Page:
By Erin Marissa Russell
Most of us think we have a pretty clear idea about the difference between vegetables and grains, but how do the two categories stack up against one another? It isn’t as clear how vegetables and grains differ when it comes to the roles they play in our diets. And what about how these two plant types differ from one another? The short answer is that grains are specifically the seeds from grasses, while vegetables can come from almost any part of a variety of types of plants. But the closer you look at the question of vegetables versus grains, the more complicated it becomes—so let’s dive in.
Vegetables Versus Grains: In the Garden
One way to examine the difference between vegetables and grains is botanically. Both these food groups come from plants, but the difference is in the details. Vegetables and grains each come from certain portions of the plants they’re a part of. Keep reading for the details.
- Grains are similar to legumes in that both consist of the seeds of the plants they come from. However, grains come from a specific type of plants (and only from that type of plants): grasses.
- Vegetables are a wider food group, consisting of the edible portions of the plants they come from. Vegetables can come from any almost part of the plant, whether it’s the root, stem, leaf, sprout, or the whole thing.
- However, vegetables do not consist of the seeds or ripened ovaries of the plants they’re derived from. (The ripened ovaries of certain plants are what we call fruits.)
- Corn is an exception, as each kernel is a seed, attached to the cob, which is the ovary of the corn plant. However, the kernels become seeds once they’ve been dried, and we don’t eat corn as a vegetable when it’s been dried. Although we consider popcorn, which comes from the dried kernels, a whole grain food, the entire corn cob in its dried form is actually a fruit.
But we don’t eat the entire cob, only the kernels. And because corn is the descendant of a grass plant called teosinte, the dried kernels count as a grain like other grass seeds. Before the kernels are dried (the way we eat them at the dinner table, on the cob or off), the kernels aren’t seeds but are actually “non-seed edible structures,” according to the food writer behind joepastry.com. In that form, corn counts as a vegetable.
Vegetables Versus Grains: In the Diet
Of course, looking at the botany is only one way to think about the question of vegetables versus grains. We normally think about these categories more in terms of how they function nutritionally than in the garden, so it makes sense that we’d see nutritional difference between the two groups. Let’s take a look at how vegetables and grains stack up when it comes to the nutrition they contain.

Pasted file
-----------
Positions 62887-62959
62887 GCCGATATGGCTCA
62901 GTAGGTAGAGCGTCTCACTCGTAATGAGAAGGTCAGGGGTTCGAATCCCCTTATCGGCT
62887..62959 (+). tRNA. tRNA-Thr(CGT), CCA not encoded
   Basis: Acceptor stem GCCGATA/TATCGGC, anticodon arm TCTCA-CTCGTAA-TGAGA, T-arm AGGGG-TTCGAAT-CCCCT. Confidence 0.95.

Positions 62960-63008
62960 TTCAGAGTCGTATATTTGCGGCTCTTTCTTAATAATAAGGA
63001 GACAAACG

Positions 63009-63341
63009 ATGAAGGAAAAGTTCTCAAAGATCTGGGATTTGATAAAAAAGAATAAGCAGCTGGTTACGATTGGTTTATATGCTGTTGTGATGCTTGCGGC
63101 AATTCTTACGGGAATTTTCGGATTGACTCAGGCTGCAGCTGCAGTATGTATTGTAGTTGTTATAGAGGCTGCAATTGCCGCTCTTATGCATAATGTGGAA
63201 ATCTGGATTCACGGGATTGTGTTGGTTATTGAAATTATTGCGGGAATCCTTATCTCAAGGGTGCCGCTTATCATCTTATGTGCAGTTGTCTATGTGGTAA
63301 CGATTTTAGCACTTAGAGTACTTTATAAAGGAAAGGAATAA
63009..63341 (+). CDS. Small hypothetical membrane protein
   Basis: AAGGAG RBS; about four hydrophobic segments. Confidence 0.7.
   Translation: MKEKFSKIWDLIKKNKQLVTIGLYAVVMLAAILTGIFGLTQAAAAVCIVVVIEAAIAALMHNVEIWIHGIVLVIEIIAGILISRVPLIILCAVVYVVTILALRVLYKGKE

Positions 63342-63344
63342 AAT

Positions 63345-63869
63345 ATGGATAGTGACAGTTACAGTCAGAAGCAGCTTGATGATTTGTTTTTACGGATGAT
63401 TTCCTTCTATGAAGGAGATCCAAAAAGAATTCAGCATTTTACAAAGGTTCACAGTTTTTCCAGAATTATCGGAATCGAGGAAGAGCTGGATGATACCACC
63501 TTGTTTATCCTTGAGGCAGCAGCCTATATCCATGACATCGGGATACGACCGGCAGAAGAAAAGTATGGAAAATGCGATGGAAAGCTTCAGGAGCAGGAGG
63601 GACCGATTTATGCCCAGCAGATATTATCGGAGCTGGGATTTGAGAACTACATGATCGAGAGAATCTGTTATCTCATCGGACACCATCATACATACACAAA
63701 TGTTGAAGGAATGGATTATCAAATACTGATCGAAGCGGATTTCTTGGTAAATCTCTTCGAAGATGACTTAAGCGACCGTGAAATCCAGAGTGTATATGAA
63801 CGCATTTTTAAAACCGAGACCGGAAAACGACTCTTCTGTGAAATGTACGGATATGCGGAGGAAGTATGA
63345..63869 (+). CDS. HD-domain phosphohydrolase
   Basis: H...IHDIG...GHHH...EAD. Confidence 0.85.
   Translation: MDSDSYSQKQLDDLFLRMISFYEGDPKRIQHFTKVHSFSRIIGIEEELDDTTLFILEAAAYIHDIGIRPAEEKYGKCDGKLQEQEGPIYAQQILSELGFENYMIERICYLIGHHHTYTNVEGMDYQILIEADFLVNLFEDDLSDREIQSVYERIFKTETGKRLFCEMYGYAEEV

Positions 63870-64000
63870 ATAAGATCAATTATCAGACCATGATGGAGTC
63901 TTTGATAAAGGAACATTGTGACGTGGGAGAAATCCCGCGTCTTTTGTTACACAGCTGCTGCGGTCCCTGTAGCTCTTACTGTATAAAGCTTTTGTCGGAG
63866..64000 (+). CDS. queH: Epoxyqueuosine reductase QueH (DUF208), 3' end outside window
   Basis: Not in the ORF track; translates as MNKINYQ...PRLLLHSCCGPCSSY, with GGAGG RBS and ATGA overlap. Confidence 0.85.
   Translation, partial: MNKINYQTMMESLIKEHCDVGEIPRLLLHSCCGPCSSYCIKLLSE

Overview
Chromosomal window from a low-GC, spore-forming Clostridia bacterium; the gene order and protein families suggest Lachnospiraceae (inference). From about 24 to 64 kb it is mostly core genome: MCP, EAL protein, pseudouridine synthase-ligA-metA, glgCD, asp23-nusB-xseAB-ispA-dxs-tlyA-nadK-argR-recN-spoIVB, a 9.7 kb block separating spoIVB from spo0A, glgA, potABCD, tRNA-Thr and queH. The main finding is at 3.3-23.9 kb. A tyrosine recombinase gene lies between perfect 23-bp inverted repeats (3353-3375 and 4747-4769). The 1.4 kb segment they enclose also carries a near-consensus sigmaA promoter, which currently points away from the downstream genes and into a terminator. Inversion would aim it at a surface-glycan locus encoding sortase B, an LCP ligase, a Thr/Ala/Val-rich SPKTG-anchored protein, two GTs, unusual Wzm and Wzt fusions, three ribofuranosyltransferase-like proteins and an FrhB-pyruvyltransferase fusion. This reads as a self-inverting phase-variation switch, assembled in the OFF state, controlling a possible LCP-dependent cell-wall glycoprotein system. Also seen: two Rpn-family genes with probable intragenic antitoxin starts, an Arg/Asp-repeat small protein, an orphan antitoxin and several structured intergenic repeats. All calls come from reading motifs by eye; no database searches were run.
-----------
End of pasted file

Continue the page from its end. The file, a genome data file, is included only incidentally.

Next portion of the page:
- One nutritional profile we can use to examine vegetables versus grains is their carbohydrate content. Complex carbohydrates, which are often referred to as starches, can be found in grains (both whole grains and processed or refined grains) as well as certain vegetables (such as potatoes or corn) as well as legumes (like beans or lentils). Carbohydrates fuel your brain, also supplying energy to your red blood cells and your central nervous system.
- When it comes to the carbohydrate content of grains in particular, there’s a big difference between the carbs contained in whole grains and refined grains. The carbohydrates that come from whole grains (like brown rice or unprocessed oatmeal) contain more vitamins and minerals than the carbs you get from refined grains (like white flour or white rice).
- You’ll find dietary fiber in both whole grains and the indigestible parts of vegetables. Fiber can also be found in beans, fruits, and nuts, but you won’t find fiber in foods derived from animals. Vegetables (and green vegetables in particular) tend to contain more fiber than whole grains do. Fiber benefits the digestive system, lowers cholesterol, reduces blood clotting, and also helps people feel fuller from the food they eat, contributing to weight loss.
- Refined or processed grains such as white rice or white flour contain carbohydrates, too. However, as opposed to the complex carbohydrates in whole grains, refined grains contain simple carbohydrates, which are less healthy nutritionally. These carbs don’t have the fiber of complex grains and are digested by the body more quickly, resulting in a quick spurt of energy that’s often followed by a crash.
- Both vegetables and whole grain foods can be packed with vitamins, minerals, and phytochemicals (like carotenoids and bioflavonoids). These building blocks of nutrition come along with various health benefits depending on the specific type of vitamin, nutrient, or phytochemical. Some are good for eyes, while others support heart health, and still others improve brain chemistry—the possibilities are almost endless.
As you can see, although the question of vegetables versus grains seems clear-cut at first glance, there’s a lot to be learned about these two food groups. However, both are part of a healthy diet and both have nutritional benefits. And although processed, unrefined grains are less healthy than their whole grain cousins, they can still be part of a healthy diet; all things in moderation.
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